On this day, Professor Hamid gave us a lecture on ‘Eastern Ethics.’ Within this topic we learnt about the ethics in Japan, China and Persia. I enjoyed the lesson because I felt as if I went on a little trip to the three countries one at a time. According to the lecturer Chinese ethics dates back to the time of the Confucius (551-479 BCE), the Confucius ethical teaching was emphasized on self-cultivation. The Confucius was sort of an ultimate model. By this I understood that Chinese behaviour and way of life revolved around the Confucius teachings. The Chinese ethical theory deals with moral status of an action or a policy or practices and theory about good and bad, which goals and what ends one should have. Basically it’s all about humanism. It teaches that we should treat others how we would want others to treat us. Honestly I liked the Chinese quote that says ‘What you do not wish for yourself, do not do to others.’ In respect to deontologists to achieve the good you can’t just do it because it’s a good thing to do, but rather one has to think of the consequence of the good deed because the consequences might be bad. According to the teachings of the Confucius if you want to be pure then ‘don’t look at anything improper, don’t say anything improper, don’t listen to anything to improper and don’t do anything improper.’
The Japanese ethical teaching was much more sophisticating to me that I actually thought of living in Japan for a while. Our lecturer said that the Japanese people deeply scrutinize one’s discipline, cleanliness, politeness and much other outstanding moral behaviour. Our lecture emphasized on the Japanese attributes by using his personal experiences. Japanese people have a positive attitude about how they work whether it’s collective or individual work, they take it seriously and give it their best due to their hard working nature. I believe that after the atomic bombings of Hiroshima and Nagasaki, Japan made a point of indirectly ruling the world. Japan now rules the world with its electronics, its Ethical teachings and even its way of life. The last question that the lecturer asked was interesting. The question was ‘if Japan was able to enter modernity, be a leading centre of technology, and at the same time retain its ethical essence, how did it achieve that?’ In my perspective, I think they achieved that by their good moral behaviour. Japanese people are known to have collectiveness in work area and sense of respect. Where there is team work and respect nothing is impossible. Good moral values when practiced throughout are hard to neglect. Japanese people have self-restraints and do everything for a purpose.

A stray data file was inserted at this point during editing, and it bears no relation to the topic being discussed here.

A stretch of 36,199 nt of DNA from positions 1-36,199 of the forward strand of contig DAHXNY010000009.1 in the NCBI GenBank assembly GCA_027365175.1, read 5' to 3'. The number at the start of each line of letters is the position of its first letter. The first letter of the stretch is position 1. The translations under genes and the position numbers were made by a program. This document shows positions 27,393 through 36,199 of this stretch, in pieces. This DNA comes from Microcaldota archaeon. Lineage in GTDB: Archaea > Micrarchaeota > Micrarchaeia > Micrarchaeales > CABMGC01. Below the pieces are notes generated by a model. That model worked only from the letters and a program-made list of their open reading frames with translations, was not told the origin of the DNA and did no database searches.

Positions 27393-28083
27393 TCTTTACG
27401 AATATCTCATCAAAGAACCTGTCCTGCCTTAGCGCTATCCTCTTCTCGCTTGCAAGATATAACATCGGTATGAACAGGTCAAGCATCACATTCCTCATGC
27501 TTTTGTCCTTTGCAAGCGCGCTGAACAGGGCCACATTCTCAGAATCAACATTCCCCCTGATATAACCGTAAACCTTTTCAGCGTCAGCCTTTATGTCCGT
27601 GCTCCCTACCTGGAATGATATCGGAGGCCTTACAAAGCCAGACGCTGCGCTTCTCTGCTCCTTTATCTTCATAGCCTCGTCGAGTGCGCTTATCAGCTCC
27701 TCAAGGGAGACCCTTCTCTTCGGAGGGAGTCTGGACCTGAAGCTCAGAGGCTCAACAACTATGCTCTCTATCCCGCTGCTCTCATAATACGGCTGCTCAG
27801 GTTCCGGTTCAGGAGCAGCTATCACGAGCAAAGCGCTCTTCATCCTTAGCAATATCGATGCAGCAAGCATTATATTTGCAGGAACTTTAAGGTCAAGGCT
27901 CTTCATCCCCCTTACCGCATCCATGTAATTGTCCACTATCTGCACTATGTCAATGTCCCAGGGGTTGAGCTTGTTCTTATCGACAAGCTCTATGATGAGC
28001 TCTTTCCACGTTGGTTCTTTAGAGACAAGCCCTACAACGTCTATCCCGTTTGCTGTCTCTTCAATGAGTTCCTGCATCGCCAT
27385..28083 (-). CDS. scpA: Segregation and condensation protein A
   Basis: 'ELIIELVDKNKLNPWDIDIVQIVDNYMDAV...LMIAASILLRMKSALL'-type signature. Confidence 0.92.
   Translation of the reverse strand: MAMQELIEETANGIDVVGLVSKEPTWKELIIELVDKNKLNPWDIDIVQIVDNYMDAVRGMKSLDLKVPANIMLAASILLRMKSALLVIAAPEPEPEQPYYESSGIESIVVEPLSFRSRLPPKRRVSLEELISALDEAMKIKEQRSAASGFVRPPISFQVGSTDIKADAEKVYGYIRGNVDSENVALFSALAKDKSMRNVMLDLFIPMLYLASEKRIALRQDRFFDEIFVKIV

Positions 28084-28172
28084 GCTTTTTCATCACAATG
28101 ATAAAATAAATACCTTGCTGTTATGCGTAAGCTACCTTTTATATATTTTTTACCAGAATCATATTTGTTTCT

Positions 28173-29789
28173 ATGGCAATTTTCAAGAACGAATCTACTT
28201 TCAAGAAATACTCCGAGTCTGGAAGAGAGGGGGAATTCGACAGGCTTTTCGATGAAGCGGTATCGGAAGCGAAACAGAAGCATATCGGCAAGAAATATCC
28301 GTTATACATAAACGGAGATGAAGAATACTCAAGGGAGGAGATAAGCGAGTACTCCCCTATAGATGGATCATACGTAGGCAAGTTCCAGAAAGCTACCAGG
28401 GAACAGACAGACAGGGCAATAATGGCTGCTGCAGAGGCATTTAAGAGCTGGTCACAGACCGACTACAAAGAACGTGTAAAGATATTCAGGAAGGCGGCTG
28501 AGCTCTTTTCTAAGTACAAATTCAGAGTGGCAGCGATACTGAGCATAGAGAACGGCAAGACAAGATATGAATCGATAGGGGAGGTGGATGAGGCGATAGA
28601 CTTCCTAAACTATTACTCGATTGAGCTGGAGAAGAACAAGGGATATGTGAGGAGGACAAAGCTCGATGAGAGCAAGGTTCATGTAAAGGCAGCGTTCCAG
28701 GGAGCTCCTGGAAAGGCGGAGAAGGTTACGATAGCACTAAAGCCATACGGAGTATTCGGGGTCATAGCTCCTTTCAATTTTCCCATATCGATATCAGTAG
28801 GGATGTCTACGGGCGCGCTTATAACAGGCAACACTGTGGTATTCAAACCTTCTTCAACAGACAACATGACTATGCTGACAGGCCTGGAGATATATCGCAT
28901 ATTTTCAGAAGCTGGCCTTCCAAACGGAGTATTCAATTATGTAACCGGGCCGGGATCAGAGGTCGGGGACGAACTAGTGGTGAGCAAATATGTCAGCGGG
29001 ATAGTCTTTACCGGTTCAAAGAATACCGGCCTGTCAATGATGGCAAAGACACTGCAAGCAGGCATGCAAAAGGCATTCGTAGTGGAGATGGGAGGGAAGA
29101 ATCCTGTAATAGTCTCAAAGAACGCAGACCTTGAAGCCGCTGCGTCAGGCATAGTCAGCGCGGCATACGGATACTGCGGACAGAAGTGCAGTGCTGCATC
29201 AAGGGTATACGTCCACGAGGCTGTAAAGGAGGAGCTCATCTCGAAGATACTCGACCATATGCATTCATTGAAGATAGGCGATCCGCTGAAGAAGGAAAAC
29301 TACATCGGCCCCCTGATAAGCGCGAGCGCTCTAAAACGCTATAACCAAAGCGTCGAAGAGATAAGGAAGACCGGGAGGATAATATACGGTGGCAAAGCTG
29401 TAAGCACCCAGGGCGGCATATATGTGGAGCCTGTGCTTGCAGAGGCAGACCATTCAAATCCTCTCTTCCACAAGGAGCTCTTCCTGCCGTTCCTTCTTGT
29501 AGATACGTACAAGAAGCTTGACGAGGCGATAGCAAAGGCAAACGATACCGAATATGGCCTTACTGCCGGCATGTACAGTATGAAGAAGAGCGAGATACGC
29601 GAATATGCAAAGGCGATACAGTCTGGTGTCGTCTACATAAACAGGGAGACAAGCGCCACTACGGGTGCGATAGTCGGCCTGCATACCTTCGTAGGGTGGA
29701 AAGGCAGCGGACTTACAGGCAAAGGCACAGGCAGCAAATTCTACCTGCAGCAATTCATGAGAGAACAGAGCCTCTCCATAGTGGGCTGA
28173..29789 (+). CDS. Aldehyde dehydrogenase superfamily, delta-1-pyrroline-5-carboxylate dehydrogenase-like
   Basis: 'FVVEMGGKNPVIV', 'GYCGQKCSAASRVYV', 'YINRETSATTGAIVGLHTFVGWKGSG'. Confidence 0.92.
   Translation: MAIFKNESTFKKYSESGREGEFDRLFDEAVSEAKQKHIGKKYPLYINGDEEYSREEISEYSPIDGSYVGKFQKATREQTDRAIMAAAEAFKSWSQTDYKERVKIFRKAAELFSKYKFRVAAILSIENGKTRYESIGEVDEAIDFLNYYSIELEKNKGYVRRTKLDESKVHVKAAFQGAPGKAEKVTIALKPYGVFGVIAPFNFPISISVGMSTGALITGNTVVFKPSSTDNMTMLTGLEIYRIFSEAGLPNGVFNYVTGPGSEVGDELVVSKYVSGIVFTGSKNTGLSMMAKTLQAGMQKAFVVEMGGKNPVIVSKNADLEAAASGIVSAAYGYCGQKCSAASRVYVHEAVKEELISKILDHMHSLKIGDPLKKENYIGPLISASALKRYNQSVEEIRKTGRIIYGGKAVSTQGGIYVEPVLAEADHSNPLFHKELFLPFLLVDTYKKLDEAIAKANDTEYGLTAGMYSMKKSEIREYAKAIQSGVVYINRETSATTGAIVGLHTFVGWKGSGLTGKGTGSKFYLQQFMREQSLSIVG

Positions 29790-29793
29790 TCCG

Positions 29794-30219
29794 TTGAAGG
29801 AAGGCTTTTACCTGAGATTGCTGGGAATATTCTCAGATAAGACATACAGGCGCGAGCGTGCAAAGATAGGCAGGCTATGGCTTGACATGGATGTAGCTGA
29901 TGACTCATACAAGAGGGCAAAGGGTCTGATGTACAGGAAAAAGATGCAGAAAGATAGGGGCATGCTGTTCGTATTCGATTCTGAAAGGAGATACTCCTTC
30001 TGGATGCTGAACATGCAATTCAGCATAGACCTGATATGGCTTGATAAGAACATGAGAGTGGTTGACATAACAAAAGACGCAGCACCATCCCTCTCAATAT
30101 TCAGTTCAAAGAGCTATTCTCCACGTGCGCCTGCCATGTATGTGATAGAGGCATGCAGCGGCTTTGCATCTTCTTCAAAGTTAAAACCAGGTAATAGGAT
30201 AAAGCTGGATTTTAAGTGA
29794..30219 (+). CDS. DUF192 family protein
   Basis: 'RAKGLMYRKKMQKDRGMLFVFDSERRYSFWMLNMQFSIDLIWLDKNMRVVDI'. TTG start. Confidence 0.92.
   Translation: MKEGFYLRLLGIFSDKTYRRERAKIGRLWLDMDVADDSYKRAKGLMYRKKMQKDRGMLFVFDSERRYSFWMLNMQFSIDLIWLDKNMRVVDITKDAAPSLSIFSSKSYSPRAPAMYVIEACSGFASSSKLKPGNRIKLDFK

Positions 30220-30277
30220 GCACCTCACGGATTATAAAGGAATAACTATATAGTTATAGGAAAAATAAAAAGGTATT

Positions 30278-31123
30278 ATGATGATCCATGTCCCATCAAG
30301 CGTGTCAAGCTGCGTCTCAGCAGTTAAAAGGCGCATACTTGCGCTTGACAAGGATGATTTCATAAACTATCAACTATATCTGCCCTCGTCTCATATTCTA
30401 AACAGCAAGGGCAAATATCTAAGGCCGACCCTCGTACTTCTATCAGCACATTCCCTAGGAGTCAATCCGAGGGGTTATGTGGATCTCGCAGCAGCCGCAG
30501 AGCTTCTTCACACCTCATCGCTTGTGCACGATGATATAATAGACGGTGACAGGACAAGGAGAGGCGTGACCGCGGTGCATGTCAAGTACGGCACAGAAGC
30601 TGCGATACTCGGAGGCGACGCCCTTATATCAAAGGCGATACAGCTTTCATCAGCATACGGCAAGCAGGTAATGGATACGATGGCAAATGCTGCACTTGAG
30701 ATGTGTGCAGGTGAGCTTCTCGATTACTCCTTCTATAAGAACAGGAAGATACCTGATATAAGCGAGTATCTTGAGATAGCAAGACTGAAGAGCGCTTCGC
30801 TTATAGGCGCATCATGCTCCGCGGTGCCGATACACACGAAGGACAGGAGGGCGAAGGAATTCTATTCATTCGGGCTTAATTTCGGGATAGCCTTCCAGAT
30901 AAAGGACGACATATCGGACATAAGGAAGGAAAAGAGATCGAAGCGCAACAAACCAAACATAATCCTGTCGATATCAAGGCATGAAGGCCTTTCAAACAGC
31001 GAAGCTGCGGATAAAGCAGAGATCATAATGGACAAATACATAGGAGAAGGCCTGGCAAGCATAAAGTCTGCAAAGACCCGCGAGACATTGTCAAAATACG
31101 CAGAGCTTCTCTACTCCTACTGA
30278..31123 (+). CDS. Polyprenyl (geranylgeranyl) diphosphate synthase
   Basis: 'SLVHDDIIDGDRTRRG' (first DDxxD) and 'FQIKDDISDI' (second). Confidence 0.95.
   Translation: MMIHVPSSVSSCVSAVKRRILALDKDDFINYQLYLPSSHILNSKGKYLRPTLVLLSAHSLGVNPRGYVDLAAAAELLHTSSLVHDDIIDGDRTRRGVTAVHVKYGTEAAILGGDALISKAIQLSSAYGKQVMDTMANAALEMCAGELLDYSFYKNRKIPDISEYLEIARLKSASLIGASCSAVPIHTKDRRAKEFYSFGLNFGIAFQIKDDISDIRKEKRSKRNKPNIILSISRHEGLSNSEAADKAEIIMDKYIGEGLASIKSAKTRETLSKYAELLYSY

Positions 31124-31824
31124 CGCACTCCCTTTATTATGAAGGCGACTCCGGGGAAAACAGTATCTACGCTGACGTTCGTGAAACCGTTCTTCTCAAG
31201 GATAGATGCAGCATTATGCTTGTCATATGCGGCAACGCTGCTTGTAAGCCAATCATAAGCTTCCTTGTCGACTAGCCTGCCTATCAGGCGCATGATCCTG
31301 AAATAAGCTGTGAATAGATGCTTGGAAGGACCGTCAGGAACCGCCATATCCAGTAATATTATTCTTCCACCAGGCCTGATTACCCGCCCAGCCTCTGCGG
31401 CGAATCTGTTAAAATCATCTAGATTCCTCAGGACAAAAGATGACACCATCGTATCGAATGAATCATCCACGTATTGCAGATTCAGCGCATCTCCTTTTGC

Persia, currently known as Iran had its own ethical thoughts just like China and Japan. Long ago roughly around 6000 BC a prophet emerged in Persia who name was Zoroaster. He was the founder of a book by the name Avesta, meaning praise. And such a book was also used in India but with a different name, Veda. Persia, then had three ethical principles of Zarathustra, which were; good thoughts, good words, and good deeds. They believed in good and evil. Ahura mazda means the good while Ahriman means the evil.
Out of the three countries that I mentioned above, I really like the Japanese way of life. I don’t have any experience with Japanese people but if I ever get the chance to go to Japan I wouldn’t resist.